14. George Keir, 2nd son of John Keir (Sr.) (~1739-1818).

Welcome to the 14th Blog entry in this current series of articles – now researching specifically the Keir family from Horsforth, Yorkshire. As promised at the end of the previous Blog #13 we will now look at the three sons of John Keir & Sarah Smith (1732-1786).

The previous Blog #13 concluded with the words of John Keir Sr. (~1739-1818) from his will. These were his instructions to his executors:

“After my death, make payment to my son George Keir, Attorney at Law in Barnsley, Yorkshire, the sum of £100 sterling and the remainder of my estate to be divided between my son Hugh Keir of Lackwood and the children of my deceased son John Keir.”

George Keir (or Kear) was a noted Barnsley lawyer and the 2nd eldest son (and eventual heir) of John Keir (Sr.) & Sarah Keir (nee Smith). George was born in Horsforth, Yorkshire in 1771 and baptised at St. Margaret’s Chapel, Horsforth on the 27th of November of that year. The Parish records state that George was the son of John Kear, Gardiner [sic].

Of George’s youth we know nothing, however, according to the UK, Register of Duties Paid for Apprentices’ Indentures, 1710-1811, on Wednesday, 12 Dec., 1787 (just over a year after his mother’s death – see note ‘a’), George, then 16 years old, entered into an apprenticeship with Barnsley attorney, John Field. We are indeed fortunate that the original Articles of Clerkship are still extant and available on-line (at Ancestry.com). The indenture reads in part:

“In the King’s Bench. Thomas Hellis clerk to John Field of Barnsley in the County of York, Gentleman and William Harrison, Clerk to John Hardy of Bradford in the said county of York, Gentleman severally make Oath and say…” [the two then swear that they witnessed]… John Field of Barnsley, aforesaid, one of the attornies of his Majesty’s court of the King’s Bench and George Keir, son of John Keir, of Horsforth, in the County of York, Gentleman, severally sign, seal and as their several Acts and Deeds in due Form of Saw deliver certain articles of Agreement indented bearing Date the first Day of November, instant and made between the said John Field of one Part and the said John Keir and George Keir of the other Part.”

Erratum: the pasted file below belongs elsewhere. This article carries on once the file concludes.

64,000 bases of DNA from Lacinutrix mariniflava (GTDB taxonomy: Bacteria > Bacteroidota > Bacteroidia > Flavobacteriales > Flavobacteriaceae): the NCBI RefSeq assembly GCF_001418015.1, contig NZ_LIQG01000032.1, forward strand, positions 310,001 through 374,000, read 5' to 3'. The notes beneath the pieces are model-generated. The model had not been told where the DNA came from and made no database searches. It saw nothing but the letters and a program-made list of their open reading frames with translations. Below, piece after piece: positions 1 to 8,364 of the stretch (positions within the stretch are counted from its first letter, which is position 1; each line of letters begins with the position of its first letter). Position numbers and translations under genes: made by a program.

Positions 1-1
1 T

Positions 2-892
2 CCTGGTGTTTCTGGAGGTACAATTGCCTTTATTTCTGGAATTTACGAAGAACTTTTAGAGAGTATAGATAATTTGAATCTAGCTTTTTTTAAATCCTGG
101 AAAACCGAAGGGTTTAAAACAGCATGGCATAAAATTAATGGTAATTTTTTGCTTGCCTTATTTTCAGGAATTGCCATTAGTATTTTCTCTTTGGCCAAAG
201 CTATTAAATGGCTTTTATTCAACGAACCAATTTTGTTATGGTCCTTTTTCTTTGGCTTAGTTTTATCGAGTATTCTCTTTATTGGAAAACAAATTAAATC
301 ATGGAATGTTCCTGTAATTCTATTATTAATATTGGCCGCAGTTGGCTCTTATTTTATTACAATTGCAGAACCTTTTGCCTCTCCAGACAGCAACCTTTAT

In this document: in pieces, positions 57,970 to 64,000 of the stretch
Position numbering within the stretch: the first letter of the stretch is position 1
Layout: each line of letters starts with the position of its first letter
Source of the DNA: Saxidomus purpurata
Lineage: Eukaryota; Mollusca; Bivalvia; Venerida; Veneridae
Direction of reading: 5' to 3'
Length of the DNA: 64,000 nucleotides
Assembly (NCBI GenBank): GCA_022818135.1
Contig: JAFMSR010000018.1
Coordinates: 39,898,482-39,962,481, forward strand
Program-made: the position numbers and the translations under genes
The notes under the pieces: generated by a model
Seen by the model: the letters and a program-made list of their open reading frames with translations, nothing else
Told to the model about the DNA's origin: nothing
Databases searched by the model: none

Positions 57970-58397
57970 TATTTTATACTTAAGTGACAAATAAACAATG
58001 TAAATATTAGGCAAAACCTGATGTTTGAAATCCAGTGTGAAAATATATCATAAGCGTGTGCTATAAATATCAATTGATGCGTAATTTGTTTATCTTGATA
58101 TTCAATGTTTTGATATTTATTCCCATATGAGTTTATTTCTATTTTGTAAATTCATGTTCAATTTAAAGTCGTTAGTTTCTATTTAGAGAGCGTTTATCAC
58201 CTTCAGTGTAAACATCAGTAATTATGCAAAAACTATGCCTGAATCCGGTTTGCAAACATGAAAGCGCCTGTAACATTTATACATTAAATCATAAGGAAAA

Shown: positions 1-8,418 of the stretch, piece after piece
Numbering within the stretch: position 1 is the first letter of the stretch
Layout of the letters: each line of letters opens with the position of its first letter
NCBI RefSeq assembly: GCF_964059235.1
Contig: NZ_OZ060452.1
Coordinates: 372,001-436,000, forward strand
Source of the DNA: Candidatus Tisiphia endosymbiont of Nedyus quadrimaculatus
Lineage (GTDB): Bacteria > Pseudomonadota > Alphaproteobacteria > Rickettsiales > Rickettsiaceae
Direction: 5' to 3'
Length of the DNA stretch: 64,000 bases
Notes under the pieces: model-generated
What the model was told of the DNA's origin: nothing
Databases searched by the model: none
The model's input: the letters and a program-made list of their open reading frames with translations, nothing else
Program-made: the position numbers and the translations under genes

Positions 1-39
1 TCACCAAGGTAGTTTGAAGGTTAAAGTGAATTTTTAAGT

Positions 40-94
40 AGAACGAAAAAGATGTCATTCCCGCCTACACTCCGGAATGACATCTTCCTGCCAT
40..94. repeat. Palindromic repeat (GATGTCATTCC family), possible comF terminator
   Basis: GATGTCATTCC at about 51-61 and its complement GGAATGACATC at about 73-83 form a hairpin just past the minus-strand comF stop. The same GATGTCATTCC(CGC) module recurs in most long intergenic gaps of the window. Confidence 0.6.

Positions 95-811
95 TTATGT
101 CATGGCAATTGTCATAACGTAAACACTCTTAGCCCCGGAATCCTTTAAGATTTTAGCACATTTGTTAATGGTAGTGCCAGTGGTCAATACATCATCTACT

The rest of the two page indenture specifies that John Field “for a [financial] consideration” will “take and retain George Keir as his clerk in the course and practice of an Attorney” for 5 years (from the aforementioned date).

John Field must have been good to his word as the John Goodchild Collection at the City of Wakefield, West Yorkshire Archive Service (WYAS) holds an early Certificate for George Keir to practice as an Attorney, which is dated the 12th of December, 1793. This same collection holds the business documents, correspondence and accounts for George’s practice and attests to the fact that he worked diligently as a leading Barnsley Lawyer until his death in 1845.

George Marries well:

The existing records do indeed show that George Keir (as per the words of John Goodchild) “married well”. Twice in fact. His first marriage took place on the 4th of February, 1799, at St. Mary’s chapel,  Barnsley, when he married Margaret (or Mary) Mallinson (1778-1807) (see note ‘b’). George & Margaret had five (5) children (that we know of): Sarah Keir (1799-?); Margaret (Mary) Mallison Keir (1801-1876); John Mallison Keir (1802-1881); George Keir (1804-1864) and Thomas Keir (1807-?).

Margaret Keir nee Mallinson died in 1807 and George Keir married a widow Hannah Hellis nee Wilson (1768 – 1840); and subsequently had just one child, a daughter, Eliza Keir (1813-1888).

Aside: Hannah Wilson & Thomas Hellis (1765-1802).

Hannah Wilson was born in Barnsley on the 19th of February, 1768, the eldest child (and daughter) of prominent businessman (ironmonger) and Quaker, John Wilson (1733-1811) and Hannah Burleigh (1735-1797). She married Thomas Hellis in 1796 (see note ‘c’). Thomas, whom we have met previously – he was the clerk to Barnsley lawyer, John Fields who drew up and witnessed George Keir’s apprenticeship papers (see above) –  was himself an apprentice to John Fields in 1784. Thomas Heelis (by then a Barnsley attorney himself) died on the 28th of April, 1802 in Barnsley but was interred in the [Quaker] Friends Burial-Grounds at near-by Burton on the 1st day of the fifth month, 1802. Hannah and Thomas had no children.

Hannah Wilson (and her sister Elizabeth)’s on-again, off-again relationship with the Society of Friends [Quakers] is chronicled in the forth (4th) volume of the five (5) volume, “The Large and Small Notebooks of Joseph Wood – a Yorkshire Quaker (1750-1821)”. Wood writes in an entry entitled:

An Account of my Journey to a Meeting at Barnsley in the 2nd. Mo. 1802

Elizabeth Wilson daughter of John Wilson [of Barnsley] who had her education amongst Friends but was sometime ago disowned for neglect of attending meetings, but after going some time amongst the Methodists became dissatisfied, and being convinced of the Truth of friends Principles, again attended their meetings to her satisfaction. (see note ‘d’)

[©Transcription by Pamela Cooksey.]

Hannah Hellis (nee Wilson) & George Keir were married by License as per the Bond supplied by  George Keir in 1812:

The  twenty second day of February in the year of our lord 1812.

On which day appeared personally  George  Keir  of Barnsley in the diocese of York , Gentleman, being sworn on the Holy Evangelists, alledges and made oath as follows, that he is of the age  of 21 years and upwards and a widower and intends to marry  Hannah Heelis of Barnsley aforesaid aged 21 years and upwards and a spinster. Not knowing or believing any lawful let or impediment by reason of consanguinity, affinity or any other cause whatsoever to hinder the said marriage. And he prayed a licence to solemnise the said marriage in the Parochial chapel of  Barnsley aforesaid, in which said parish he the said George Keir further made oath that he  the said George Keir hath  had his usual abode for the space of four weeks last past.